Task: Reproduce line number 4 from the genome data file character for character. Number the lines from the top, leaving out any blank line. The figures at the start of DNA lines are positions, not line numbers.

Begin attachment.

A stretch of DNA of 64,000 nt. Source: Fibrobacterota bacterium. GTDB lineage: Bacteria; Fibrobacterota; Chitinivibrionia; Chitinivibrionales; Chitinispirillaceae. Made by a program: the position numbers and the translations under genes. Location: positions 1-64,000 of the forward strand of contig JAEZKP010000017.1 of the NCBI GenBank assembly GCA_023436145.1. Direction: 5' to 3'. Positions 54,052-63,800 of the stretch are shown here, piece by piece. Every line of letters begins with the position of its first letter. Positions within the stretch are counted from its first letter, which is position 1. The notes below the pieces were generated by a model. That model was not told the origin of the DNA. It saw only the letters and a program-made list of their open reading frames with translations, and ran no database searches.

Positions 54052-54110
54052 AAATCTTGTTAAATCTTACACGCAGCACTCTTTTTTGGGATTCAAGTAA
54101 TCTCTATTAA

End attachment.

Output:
54101 TCTCTATTAA